This article will present a brief overview of the legislative history of RICO, the Racketeer Influenced and Corrupt Organizations, and its structure, including its standards and basic concepts. The article will then consider the criminal sanctions authorized under RICO and discuss specific aspects of the RICO civil suit as well as some of the problems that may be expected to arise in it. The objective of the article is to provide the reader with a short introduction to RICO, one of the most sophisticated statutes ever enacted by Congress.
Laying Hands On Religious Racketeers: Applying Civil Rico To Fraudulent Religious Solicitation, William & Mary Law School
Laying Hands On Religious Racketeers: Applying Civil Rico To Fraudulent Religious Solicitation, Jonathan Turley
William & Mary Law Review
No abstract provided.
Criminalizing Yakuza Membership: A Comparative Study Of The Anti-Boryokudan Law, Washington University in St. Louis
Criminalizing Yakuza Membership: A Comparative Study Of The Anti-Boryokudan Law
Washington University Global Studies Law Review
Originating in Japan and operating across the globe, the Yakuza are regarded as some of the most sophisticated and wealthiest criminal organizations. Yakuza gangs operate a wide variety of illegal revenue-generating activities ranging from securities fraud to traditional extortion of civilians. These hierarchical criminal organizations are classified under Japanese Law as boryokudan (violence groups). As of 2010, the National Police Agency identified 22 boryokudan groups operating in Japan.
In July 2011, the United States Department of State included the Yakuza on a list of four transnational criminal organizations that “facilitate and aggravate violent civil conflicts.” Pursuant to this order, in …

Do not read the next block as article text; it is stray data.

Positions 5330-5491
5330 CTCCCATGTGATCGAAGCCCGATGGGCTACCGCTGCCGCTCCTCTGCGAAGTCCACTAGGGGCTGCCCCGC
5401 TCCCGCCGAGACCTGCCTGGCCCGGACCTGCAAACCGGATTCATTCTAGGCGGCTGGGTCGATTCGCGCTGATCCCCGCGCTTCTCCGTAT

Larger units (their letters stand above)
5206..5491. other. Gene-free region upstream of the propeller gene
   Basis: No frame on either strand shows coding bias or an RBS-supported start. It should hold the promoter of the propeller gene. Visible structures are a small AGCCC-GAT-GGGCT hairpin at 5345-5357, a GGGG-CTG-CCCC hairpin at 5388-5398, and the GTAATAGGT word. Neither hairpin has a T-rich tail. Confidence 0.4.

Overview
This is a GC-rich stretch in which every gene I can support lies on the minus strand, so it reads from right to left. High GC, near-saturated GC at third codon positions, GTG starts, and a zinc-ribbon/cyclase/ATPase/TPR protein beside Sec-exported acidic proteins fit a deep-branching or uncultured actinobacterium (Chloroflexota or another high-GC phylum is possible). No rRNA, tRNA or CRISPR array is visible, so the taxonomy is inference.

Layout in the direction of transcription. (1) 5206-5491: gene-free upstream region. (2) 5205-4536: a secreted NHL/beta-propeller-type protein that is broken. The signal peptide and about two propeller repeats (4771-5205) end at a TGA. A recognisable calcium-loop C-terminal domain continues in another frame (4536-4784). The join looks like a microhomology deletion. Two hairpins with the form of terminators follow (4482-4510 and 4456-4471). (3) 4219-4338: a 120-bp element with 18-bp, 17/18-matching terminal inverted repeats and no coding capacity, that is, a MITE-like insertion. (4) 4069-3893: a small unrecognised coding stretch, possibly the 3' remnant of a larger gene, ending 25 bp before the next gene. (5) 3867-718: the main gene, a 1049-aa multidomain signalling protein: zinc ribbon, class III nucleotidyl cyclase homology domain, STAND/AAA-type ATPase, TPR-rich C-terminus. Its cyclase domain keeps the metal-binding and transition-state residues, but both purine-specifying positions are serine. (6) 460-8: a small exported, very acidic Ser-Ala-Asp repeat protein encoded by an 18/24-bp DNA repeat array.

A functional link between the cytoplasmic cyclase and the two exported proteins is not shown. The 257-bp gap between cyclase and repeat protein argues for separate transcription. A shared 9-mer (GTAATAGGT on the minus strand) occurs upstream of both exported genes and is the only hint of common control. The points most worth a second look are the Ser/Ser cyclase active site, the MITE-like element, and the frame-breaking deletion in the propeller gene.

The Rico Lottery And The Gains Multiplication Approach: An Alternative Measurement Of Damages Under Civil Rico, Villanova University Charles Widger School of Law
The Rico Lottery And The Gains Multiplication Approach: An Alternative Measurement Of Damages Under Civil Rico, Jonathan Turley
Villanova Law Review
No abstract provided.
Rico Civil Fraud Action In Context: Reflections On Bennett V. Berg, Notre Dame Law School
Rico Civil Fraud Action In Context: Reflections On Bennett V. Berg, G. Robert Blakey
In Bennett v. Berg, the United States Court of Appeals for the Eighth Circuit, as a matter of "first impression in the Circuit Courts of Appeals," faced and resolved a number of significant issues in the construction of Title IX, the Racketeer Influenced and Corrupt Organizations (hereinafter "RICO") provisions of the Organized Crime Control Act of 1970. In Bennett, the plaintiffs, residents in a "life care" retirement village, sought treble damages and equitable relief under 18 U.S.C. § 1964 from a number of defendants, including named individuals, a not-for-profit corporation, the John Knox Village, attorneys, accountants, the firm of Snyder, …
Time-Bars: Rico-Criminal And Civil Federal And State, University of Notre Dame
Time-Bars: Rico-Criminal And Civil Federal And State, G. Robert Blakey
Notre Dame Law Review
The article discusses the role of the Racketeer Influenced and Corrupt Organizations Act (RICO) in criminal proceedings. The Act considers several provisions including illegal services of drugs and gambling, corruption in labor or management relations, and commercial fraud such as bankruptcy and securities fraud. The Act applies criminal and civil sanctions including fines and imprisonment, forfeiture, and treble damage relief for persons who injured in business due to violation of law.